Thoughts from the Publisher | Oct. 11, 2019

Over the last few weeks I’ve shared with our readers my recollections of fashion and vernacular fads during my lifetime. So far I’ve included my memories of inspirations garnered from the Beatles, Twiggy, flower children, hippies, mini-skirt-fueled 70s disco era and surfing.

Moving forward, this week I will take on the challenge of writing about Madonna-inspired fashions, style and lingo of the Valley Girls, and the newest (to me) VSCO girls and their unique way of speaking and dressing.

To get my literary juices flowing, I looked up the word “slang” on the internet. I felt that I hit the jackpot when I located a heading called “53 Slang Terms by the Decade”. There I found 100 years’ worth of jargon starting with the 1920s.

When checking out expressions for the 1980s, I found the following:
Bodacious: beautiful
Chillin’: relaxing
Dweeb: a nerd; someone who is not cool
Fly: cool; very hip
Gag me with a spoon: disgusting
Gnarly: exceptional; very cool
Preppy: one who dresses in designer clothing and has a neat, clean-cut appearance
Wicked: excellent; great
Yuppie: Young Urban Professional; a college-educated person with a well-paying job who lives near a big city; often associated with a materialistic and superficial personality

I do remember these terms, although I don’t think I ever used any of them. I believe they were (and still are) used by cross-sections of our linguistically diverse population… in other words, guys and gals who add more and more slang to their vocabulary as the years pile up.

I still use and over-use the surfer-inspired word “dude.” Example: When I say “Dude”, I may mean “hello” (when accompanied by an up-nod) or as a shortcut for “what the hell” when I add a wide-eyed look with a slight shake of my head. I also still say “cool” and “awesome,” but have long stopped using the terms “bitchin’,” “boss” and “groovy,” and I do not add the word “like” to every sentence… example “Like, I think it’s, like, cool, to like, like the Beatles.”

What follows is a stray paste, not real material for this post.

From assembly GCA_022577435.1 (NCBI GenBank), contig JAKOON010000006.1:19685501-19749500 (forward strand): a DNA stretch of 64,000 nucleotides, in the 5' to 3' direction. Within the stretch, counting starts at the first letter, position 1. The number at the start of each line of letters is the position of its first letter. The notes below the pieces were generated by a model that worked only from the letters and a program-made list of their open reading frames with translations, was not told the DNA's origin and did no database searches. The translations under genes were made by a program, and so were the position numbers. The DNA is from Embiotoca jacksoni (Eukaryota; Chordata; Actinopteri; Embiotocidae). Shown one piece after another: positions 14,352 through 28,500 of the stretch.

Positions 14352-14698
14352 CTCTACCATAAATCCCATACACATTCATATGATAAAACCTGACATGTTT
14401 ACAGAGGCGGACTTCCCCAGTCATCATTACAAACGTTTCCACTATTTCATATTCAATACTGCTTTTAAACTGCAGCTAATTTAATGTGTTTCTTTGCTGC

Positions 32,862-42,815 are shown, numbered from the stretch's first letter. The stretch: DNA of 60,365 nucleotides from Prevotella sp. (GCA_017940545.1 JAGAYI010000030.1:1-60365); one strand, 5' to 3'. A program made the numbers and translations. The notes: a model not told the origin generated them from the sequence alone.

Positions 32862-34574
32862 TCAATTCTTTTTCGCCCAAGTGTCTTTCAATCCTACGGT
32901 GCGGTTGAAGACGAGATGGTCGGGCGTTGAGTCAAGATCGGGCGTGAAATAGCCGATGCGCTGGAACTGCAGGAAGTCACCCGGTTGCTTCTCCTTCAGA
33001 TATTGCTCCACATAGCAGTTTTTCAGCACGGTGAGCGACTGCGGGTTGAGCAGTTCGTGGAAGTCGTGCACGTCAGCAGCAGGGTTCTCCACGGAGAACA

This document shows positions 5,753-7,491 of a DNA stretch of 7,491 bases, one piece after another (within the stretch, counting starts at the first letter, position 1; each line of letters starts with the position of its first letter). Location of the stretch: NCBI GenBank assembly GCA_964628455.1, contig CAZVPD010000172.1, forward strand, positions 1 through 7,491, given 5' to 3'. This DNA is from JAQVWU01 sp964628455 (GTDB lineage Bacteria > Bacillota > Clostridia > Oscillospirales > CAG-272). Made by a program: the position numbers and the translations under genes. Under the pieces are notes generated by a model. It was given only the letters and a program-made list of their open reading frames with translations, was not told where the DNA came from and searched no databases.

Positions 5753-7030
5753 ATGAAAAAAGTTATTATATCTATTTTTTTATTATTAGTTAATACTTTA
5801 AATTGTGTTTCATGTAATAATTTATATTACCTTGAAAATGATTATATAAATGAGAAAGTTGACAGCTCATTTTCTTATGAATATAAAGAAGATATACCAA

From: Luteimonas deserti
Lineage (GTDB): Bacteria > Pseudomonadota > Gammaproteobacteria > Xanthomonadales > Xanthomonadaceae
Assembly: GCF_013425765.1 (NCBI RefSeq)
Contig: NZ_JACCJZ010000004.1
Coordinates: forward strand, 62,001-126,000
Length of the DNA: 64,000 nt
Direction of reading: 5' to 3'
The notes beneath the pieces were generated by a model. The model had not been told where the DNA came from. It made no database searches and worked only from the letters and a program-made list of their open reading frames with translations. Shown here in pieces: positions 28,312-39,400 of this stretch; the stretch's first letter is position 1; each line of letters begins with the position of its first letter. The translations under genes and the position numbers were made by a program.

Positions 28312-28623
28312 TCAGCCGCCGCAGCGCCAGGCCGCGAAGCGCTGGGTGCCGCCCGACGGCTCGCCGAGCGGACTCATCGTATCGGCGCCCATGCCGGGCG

When Madonna hit the world of pop-music in the early to mid-80s, she brought about a bit of a fashion twist that evolved from torn lacy petticoat outfits to navel-baring short skirts, cone shaped bras and “I Dream of Jeannie” ponytails. She really runs the gamut of girly garb from one extreme to the other. Her songs have long been controversial, but I believe Madonna’s stage wardrobe gave/gives her an edge that young gals yearn/ed for. Nowadays it looks like Lady Gaga also fills that niche.

As far as the Valley Girl phenomena goes, it was exploited by the 1983 Nicolas Cage movie named, like, Valley Girl. Around the same time frame, the song “Valley Girl,” sung by Frank Zappa’s daughter 14-year-old Moon Unit, was a big hit for its quirky wording and over-the-top references to a language understood mostly by young girls in the San Fernando Valley.

Here are just a few of the lyrics:
• Like my mother like makes me do the dishes
• It’s like so gross
• Like all the stuff like sticks to the plates
• And it’s like, it’s like somebody sees food, you know
• It’s like grody
• Grody to the max
• I’m sure
• It’s like really nauseating
• Like barf out
• Gag me with a spoon

Now, last, but certainly not least, are the VSCO girls. This is all very new to me so I will give you a very fast rundown on my limited knowledge of how they fit in. Very important to the persona are using the terms “and I oop” and “Sksksk,” as well as wearing an excessive amount of hair scrunchies and friendship bracelets on their arms. They carry Hydro Flask water bottles and only use metal straws in order to “save the turtles.” Clothing of choice seems to be very oversized t-shirts that cover shorts and “Croc” shoes. To really get a glimpse into the VSCO lifestyle, go to YouTube and search “5 minutes of annoying tik tok vsco girls | Tik Tok Memes.” It appears that this subculture of girls has literally sprung from social media.

I am old. I don’t get it… although I do find it fascinating.